Since infectious diseases can spread exponentially, correctly identifying the infected quickly can dramatically reduce the period during which the infected can spread them while awaiting test results. In military operations and emergency situations where blood transfusions are required, it is critical that the freshly-drawn blood comes from people at the scene who are not HIV-infected. A rapid test for HIV viruses that takes minutes instead of two weeks can prevent unintended HIV infections.
Such rapid tests for HIV viruses are widely marketed outside the U.S. by the same US drug companies that have dragged their feet in marketing them domestically. Instead of a 15-minute test that can be done at the doctor's office without expensive lab equipment, the HIV tests marketed in the U.S. takes 2 weeks to complete in an expensive lab with trained technicians.
The lab-based HIV tests sold in the U.S. can detect both the more common HIV-1 and the relatively rarer HIV-2 that mainly affects West African immigrants. Although HIV tests are not required by law to test for both HIV strains, an early 1990s CDC recommendation that both strains be tested for had the de facto effect of mandating it. An HIV test that does not test for both would in effect be shunned by users for fear of being sued for malpractice.
To make a test for HIV's, companies must obtain a license from the holders of the HIV-1 and HIV-2 patents. The HIV-1 patent is widely licensed to all companies because it is jointly owned by the NIH and the private French research center Institut Pasteur. But the HIV-2 patent is owned solely by a U.S.-based private company Bio-Rad that has exclusively licensed the patent to Abbott, Chiron and Johnson & Johnson in a series of complex deals. Bio-Rad's deals call for it to secure agreements from its three big licensees before extending more licenses. Over time, Bio-Rad and the three licensees began selling lab-based HIV tests in the U.S., with Abbott dominating the U. S. market.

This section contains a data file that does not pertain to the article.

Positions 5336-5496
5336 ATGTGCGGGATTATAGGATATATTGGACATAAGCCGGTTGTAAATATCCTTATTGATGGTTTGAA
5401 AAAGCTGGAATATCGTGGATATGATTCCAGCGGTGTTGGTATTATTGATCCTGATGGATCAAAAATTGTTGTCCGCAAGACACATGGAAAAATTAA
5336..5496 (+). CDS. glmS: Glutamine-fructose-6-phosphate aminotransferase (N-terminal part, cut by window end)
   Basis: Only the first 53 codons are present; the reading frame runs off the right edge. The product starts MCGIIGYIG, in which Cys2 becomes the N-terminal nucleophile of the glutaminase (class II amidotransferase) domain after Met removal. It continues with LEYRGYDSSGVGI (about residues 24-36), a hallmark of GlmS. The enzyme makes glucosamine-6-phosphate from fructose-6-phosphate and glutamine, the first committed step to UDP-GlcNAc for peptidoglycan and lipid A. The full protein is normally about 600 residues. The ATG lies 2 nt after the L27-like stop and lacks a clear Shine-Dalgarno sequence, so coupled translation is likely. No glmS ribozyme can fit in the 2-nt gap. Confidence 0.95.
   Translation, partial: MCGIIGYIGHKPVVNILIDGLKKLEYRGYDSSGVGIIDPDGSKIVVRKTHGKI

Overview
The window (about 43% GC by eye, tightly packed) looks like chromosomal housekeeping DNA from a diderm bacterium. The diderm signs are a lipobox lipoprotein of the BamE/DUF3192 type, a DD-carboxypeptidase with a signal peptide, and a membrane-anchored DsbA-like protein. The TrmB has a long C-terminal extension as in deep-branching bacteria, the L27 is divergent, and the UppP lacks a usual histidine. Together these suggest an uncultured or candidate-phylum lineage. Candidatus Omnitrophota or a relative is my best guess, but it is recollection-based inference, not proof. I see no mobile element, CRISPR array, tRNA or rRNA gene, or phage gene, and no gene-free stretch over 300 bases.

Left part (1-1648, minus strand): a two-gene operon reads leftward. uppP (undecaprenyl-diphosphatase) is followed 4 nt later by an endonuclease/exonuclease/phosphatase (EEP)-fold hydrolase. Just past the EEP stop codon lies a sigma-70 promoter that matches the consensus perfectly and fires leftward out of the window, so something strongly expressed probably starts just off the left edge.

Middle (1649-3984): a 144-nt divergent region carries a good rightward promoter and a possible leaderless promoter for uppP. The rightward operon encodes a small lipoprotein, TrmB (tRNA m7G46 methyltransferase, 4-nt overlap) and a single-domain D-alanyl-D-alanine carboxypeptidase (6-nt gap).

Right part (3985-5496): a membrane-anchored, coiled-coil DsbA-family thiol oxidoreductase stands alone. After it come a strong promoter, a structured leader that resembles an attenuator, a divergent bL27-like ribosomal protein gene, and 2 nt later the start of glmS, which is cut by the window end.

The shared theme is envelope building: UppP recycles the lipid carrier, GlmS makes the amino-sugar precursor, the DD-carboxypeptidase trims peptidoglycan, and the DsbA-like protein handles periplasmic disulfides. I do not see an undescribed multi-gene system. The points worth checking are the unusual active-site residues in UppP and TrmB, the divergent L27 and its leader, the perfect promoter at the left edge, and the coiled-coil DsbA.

Even though these same companies are selling rapid tests overseas, the $50 million overseas market is nothing compared with the more lucrative $200 million domestic market. Selling rapid tests at home would simply cannibalize their own markets. Smaller companies that want to exploit this market by making rapid tests have not been able to obtain the license for HIV-2. It looks like that this dilemma would not work itself out until the HIV-2 patent expires in a few more years.
Economic theory tells us that granting patents as property rights would encourage more inventions and ensure they would be freely traded for the highest profit. Indeed, the financial incentives provided by biotechnology patents have helped fuel a 400% increase of biotechnology patents granted in the U.S. in 2000 over 1990. But the pursuit of highest profit may not always be synonymous with the greatest good in each and every instance.
- Anand, G. "Owners of Key Patent Hold Up Availability of Rapid HIV Test." WSJ 12/20/01.